From a different point of view, the addition of index points would be usefull if combined with a second reading sensor in order to carry out a second counting to be processed and compared with the first one.
As a further advantage of the invention, the use of small microprocessor units permits the latter to be introduced inside the containers already used for this purpose, and specifically the deflagration-proof containers, avoiding additional type-approvals of the components.
In order to offer a further protection to the trasmitted data, the electronic head C sends to the display D both a numeric non encrypted value corresponding to the supply and an encrypted data Xc. In the display microprocessor unit a specific encryption software is loaded which is able to process the encrypted data (drawing out a numeric value Nd) and the non-encrypted data, both referring to the performed count block 7 of FIG. 2.
During the manufacturing of the device it is also possible to introduce an identity code for the installed chip and firmware. This code can be associated to the private key of the device to be used as a validation "signature" of authenticity. The code allows the user to verify whether or not the present electronic is the original one, for example by means of a portable reader programmed with the encryption software of the system.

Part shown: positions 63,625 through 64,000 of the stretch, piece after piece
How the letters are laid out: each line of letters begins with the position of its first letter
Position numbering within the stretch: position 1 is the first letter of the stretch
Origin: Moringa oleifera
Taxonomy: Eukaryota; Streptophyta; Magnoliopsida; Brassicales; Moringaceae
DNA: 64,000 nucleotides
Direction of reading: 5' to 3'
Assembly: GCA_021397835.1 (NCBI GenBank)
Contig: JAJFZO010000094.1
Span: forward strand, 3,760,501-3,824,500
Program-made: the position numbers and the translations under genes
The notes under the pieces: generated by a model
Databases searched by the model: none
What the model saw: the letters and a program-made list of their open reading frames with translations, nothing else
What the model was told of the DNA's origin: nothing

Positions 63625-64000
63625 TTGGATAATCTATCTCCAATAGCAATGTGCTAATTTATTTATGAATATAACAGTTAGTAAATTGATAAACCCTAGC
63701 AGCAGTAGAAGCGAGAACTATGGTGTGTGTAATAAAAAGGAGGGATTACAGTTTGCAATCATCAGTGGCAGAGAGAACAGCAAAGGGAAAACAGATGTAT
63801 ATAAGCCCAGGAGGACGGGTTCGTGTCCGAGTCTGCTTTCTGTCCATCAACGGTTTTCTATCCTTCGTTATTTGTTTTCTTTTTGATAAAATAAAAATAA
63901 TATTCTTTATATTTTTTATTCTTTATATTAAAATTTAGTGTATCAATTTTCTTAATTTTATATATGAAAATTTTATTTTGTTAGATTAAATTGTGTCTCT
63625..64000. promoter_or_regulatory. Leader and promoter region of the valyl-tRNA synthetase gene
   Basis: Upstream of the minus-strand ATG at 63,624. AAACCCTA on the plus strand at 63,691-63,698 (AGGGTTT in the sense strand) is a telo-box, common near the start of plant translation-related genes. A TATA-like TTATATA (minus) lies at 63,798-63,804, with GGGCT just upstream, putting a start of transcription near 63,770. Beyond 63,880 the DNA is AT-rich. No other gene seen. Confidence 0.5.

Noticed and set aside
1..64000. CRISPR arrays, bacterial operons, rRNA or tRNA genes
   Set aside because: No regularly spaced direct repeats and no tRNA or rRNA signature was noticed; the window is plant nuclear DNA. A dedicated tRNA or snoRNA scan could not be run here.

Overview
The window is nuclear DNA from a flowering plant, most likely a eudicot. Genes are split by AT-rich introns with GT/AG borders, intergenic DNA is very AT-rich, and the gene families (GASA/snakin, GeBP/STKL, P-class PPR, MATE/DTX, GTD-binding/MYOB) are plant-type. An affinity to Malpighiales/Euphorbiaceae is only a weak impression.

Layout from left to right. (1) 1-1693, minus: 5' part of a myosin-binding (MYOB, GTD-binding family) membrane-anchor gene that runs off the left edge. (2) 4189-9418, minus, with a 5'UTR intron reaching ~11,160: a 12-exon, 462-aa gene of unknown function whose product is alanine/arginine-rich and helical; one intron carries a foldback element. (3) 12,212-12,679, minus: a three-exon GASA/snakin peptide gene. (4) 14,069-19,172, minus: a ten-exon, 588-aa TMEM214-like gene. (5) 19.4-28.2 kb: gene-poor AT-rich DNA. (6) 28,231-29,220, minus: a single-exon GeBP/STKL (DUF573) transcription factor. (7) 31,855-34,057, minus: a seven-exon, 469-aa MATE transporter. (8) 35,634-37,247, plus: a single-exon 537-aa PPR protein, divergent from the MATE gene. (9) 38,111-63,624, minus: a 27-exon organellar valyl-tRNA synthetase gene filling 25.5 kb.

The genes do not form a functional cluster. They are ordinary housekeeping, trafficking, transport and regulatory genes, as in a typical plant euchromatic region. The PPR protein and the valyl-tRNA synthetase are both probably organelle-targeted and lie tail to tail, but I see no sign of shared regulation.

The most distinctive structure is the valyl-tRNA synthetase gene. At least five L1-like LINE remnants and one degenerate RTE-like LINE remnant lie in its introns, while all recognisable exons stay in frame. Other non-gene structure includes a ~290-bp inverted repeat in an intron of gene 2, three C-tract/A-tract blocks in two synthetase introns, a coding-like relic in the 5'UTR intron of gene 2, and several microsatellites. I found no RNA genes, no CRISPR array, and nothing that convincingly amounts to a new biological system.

For the same purposes, the control officer can use a hardware key to be connected to the measuring device. Using this hardware key, the introduction of a predetermined input code will result in the visualization of a predetermined value by the display D. If this does not occur, it allerts the user to the fact that there is a system error or the system has been tampered with.
It is also possible to connect the electronic head to a local "host", of the kind already existing in many service stations, in order to verify from a remote position the proper functioning of the system and/or to send information or control data, for example to enable the electronic head replacement.
The present invention has been described with reference to a preferred embodiment. However, modifications can be made without stepping outside of the scope of the invention.